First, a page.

Skip 
Navigation Link
Child & Adolescent Development: Overview
Resources
Basic InformationMore InformationLatest News
With Social Distancing, Schools Should Be Safe to Reopen This Fall, Experts SayThe Long-Term Harm of Missing SchoolHow the Pandemic Is Changing Summer CampHealthier School Meal Programs Helped Poorer Kids Beat Obesity: StudyWith Pandemic-Related Stress, Abuse Against Kids Can SurgeKeep Your Kids Safe in the Water. Here's HowMultiple Surgeries for Cleft Lip, Palate Won't Cause Major Psychological Damage2 in 3 Parents Would Send Kids to School in Fall: SurveySigns of Developing Adult Diabetes Seen as Early as Age 8: StudyVaccine Might Guard Against Bacteria That Cause Diarrhea in KidsShould You Send Your Kid to Summer Camp? Expert Offers AdvicePractice Gun Safety for Your Kids' Sake, Especially During PandemicAsthma More Likely in Kids With Disabilities, DelaysDon't Let COVID-19 Scuttle Your Child's Health ExamsAbout 1 in 15 Parents 'Hesitant' About Child Vaccines: SurveyHome Alone: Will Pandemic's Changes Harm Kids' Mental Health Long-Term?Concussion Can Lead to Vision, Balance Problems in Young KidsAHA News: Finding Balance Between the Good of Youth Sports and Risks of COVID-19Black Children Hit Especially Hard by COVID-19 Inflammatory SyndromeKids Breaking Fewer Bones During Pandemic, But More Fractures Happening at HomeSimilar to Adults, Obesity Raises Kids' Odds for Severe COVID-19Are Food Allergies Under-Diagnosed in Poor Families?Stay-at-Home Orders Could Mean More Obese Kids: StudyWhere Are Kids Getting the Most 'Empty Calories'?AHA News: For Kids, a Pandemic of Stress Could Have Long-Term Consequences6 Expert Tips for Defusing Kids' Quarantine MeltdownsFor Many Kids, Picky Eating Isn't Just a Phase, Study FindsSure-Fire Solutions for Managing Lockdown Temper TantrumsKeeping Kids Slim, Fit During Lockdown Isn't Easy: Here Are Some TipsCOVID-19 Antibodies May Tame Inflammatory Condition in Kids: StudyCould Certain Chemicals Trigger Celiac Disease?Italian Doctors Detail Cases of Inflammatory Condition in Kids With COVID-19AHA News: Is Your Child's Blood Pressure Something to Worry About?Zika Virus Tied to Profound Developmental DelaysCOVID-19 Still Rare in Kids, But Far From Harmless: StudyKids' ER Visits for Mental Health Problems Soared Over 10 YearsTo Prevent Injuries, Give Your Kids a Pass on Cutting the GrassFewer Kids in Cancer Trials, Which Might Not Be a Bad ThingLoving Family May Lower Future Depression Risk in KidsBest Ways to Help Kids Through the PandemicIn Rare Cases, COVID-19 May Be Causing Severe Heart Condition in KidsReplace That Old Carpet to Shield Your Kids From ToxinsCoronavirus Crisis Has Fewer Kids Getting Needed VaccinesAHA News: Traumatic Childhood Increases Lifelong Risk for Heart Disease, Early DeathFDA Bans Products That Help Kids Hide Vape Use From ParentsCalm Parenting Will Help Children Through Coronavirus PandemicStudy Confirms Safety, Effectiveness of Children's VaccinesUp to 50,000 U.S. Kids May Be Hospitalized With COVID-19 by Year's EndAre Immune-Compromised Kids at Greater Risk From COVID-19?All That Social Media Hasn't Hurt Kids' Social Skills, Study Finds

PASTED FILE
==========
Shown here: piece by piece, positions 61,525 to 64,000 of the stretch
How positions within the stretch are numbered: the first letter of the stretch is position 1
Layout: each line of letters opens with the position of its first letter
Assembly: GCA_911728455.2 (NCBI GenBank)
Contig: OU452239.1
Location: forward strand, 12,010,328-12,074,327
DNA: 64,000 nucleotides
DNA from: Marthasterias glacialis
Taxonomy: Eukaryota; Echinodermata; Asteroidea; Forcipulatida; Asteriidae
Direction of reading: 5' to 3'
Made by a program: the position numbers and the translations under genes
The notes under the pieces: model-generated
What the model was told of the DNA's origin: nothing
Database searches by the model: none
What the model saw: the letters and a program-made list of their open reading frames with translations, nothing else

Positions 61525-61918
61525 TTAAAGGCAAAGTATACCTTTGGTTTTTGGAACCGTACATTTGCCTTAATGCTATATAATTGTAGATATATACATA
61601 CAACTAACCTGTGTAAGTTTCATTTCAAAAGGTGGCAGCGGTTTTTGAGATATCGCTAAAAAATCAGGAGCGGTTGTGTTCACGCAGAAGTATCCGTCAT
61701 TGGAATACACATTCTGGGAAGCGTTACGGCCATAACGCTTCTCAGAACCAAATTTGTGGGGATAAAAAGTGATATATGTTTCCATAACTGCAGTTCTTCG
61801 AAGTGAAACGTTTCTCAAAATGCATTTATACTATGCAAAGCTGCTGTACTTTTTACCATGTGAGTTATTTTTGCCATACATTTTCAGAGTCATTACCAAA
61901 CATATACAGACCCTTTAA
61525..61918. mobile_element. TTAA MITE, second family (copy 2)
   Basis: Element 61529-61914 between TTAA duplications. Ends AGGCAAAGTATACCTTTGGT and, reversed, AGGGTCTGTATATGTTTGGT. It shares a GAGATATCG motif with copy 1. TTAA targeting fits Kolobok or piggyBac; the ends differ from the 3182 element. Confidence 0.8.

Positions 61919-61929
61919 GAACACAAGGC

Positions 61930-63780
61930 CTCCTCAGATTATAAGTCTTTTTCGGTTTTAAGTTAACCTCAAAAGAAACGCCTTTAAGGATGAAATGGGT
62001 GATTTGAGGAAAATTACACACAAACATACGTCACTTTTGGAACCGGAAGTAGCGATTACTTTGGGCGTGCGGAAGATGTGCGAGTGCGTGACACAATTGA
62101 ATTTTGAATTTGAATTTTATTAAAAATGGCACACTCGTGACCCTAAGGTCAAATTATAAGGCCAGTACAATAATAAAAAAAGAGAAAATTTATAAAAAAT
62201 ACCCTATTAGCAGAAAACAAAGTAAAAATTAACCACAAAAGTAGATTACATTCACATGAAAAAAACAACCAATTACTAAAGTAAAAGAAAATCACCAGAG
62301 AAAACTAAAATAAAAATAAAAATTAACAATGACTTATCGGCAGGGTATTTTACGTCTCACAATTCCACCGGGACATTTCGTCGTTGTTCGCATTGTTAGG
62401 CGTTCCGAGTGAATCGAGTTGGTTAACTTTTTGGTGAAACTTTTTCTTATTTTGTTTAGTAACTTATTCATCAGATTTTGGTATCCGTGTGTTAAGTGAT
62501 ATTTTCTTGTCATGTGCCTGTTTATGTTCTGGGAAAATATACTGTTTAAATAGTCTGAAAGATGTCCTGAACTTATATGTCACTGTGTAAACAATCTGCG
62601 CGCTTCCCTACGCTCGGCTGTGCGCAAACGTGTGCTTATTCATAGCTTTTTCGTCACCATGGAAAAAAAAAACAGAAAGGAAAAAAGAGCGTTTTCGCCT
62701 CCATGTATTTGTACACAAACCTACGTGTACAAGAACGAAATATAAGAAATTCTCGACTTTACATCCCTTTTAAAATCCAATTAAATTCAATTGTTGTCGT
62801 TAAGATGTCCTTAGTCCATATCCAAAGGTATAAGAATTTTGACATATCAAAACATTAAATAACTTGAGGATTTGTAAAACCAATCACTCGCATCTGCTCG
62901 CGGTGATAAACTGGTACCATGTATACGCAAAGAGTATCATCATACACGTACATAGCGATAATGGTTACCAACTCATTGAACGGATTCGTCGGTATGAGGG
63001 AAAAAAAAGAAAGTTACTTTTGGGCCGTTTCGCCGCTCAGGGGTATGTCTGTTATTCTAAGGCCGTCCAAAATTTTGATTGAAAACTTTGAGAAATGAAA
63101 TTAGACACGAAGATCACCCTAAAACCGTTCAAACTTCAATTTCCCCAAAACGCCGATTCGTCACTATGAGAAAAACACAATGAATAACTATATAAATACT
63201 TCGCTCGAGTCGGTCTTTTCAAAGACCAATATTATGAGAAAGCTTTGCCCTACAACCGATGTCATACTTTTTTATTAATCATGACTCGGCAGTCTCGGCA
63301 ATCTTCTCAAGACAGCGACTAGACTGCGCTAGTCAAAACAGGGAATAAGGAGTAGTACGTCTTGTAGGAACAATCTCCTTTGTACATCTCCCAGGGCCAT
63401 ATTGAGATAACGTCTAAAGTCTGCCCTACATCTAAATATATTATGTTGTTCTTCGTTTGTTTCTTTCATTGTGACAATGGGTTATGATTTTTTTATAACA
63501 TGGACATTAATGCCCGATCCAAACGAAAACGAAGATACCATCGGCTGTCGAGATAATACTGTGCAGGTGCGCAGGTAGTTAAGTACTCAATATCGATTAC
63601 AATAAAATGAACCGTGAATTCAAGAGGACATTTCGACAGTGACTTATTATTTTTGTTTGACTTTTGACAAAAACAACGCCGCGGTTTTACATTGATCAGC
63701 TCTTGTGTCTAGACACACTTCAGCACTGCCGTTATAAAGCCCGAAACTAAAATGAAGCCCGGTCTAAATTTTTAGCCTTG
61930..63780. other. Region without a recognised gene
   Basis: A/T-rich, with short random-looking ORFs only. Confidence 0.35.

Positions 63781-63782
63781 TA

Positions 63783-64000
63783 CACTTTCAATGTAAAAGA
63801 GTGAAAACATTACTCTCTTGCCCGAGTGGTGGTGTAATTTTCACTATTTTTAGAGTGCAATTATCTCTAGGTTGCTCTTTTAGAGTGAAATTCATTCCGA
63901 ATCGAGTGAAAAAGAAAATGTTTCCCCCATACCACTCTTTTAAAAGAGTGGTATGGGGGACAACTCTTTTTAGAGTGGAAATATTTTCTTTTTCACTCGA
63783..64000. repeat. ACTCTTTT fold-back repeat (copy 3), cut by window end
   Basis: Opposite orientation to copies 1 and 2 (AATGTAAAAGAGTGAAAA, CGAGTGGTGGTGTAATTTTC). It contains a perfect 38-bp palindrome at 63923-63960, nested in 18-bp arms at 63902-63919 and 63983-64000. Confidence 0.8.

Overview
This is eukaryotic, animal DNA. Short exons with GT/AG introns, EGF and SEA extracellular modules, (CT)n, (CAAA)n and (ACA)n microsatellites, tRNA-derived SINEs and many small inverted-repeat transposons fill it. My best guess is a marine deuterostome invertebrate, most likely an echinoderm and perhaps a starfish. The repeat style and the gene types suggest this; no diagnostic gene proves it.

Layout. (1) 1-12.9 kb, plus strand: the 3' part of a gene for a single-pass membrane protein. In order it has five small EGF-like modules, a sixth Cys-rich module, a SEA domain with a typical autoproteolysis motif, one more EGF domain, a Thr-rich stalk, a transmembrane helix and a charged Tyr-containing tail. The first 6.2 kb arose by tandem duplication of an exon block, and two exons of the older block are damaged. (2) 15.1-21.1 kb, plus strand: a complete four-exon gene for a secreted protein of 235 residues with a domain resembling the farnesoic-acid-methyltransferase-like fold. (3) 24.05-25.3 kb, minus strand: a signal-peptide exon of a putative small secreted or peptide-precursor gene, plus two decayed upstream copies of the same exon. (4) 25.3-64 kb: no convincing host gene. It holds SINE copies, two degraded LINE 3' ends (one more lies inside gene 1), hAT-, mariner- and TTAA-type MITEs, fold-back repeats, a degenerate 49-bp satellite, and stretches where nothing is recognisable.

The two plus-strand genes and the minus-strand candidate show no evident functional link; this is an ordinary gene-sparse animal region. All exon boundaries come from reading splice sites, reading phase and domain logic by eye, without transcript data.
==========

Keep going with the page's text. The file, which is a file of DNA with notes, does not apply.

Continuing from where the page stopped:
LinksBook Reviews
Related Topics

ADHD: Attention Deficit Hyperactivity Disorder
Childhood Mental Disorders and Illnesses
Parenting
Child Development & Parenting: Infants (0-2)
Child Development & Parenting: Early (3-7)
Child Development & Parenting: Middle (8-11)
Childhood Special Education
Child Development Theory: Adolescence (12-24)

How to Keep Halloween Fun and Safe

HealthDay News
by -- Robert Preidt
Updated: Oct 19th 2019

new article illustration

SATURDAY, Oct. 19, 2019 (HealthDay News) -- There's no trick to keeping kids safe this Halloween -- it just takes some planning, the American Academy of Pediatrics says.

Costumes should be bright, reflective and short enough to prevent tripping, entanglement or contact with flame. It's a good idea to add reflective tape or striping to costumes and trick-or-treat bags for greater visibility.

Masks can limit or block eyesight, so consider nontoxic makeup and decorative hats as safer alternatives. Hats should fit properly so they don't slide over eyes. Test makeup ahead of time on a small patch of skin to make sure it doesn't cause any problems.

Review with children how to call 911 (or their local emergency number) if they have an emergency or get lost.

When trick-or-treating, a parent or responsible adult should always accompany young children and everyone should have flashlights with fresh batteries. Only go to homes with a porch light on and never enter a home or car for a treat.

If older children are going alone, work together to plan a route that's acceptable to you and agree on a specific time when they should return home.

Trick-or-treaters should stay in a group and communicate where they are going; carry a cellphone; stay on well-lit streets and only cross as a group in established crosswalks, never between parked cars or out of driveways.

If no sidewalk is available, walk at the far edge of the roadway facing traffic.

To make your home safe, remove from the porch and front yard anything a child could trip over such as garden hoses, toys, bikes and lawn decorations. Check outdoor lights and replace burned-out bulbs; sweep wet leaves or snow from sidewalks and steps; and make sure pets are restrained to prevent them from jumping on or biting trick-or-treaters or running away.

More information

The National Safety Council offers more Halloween safety tips.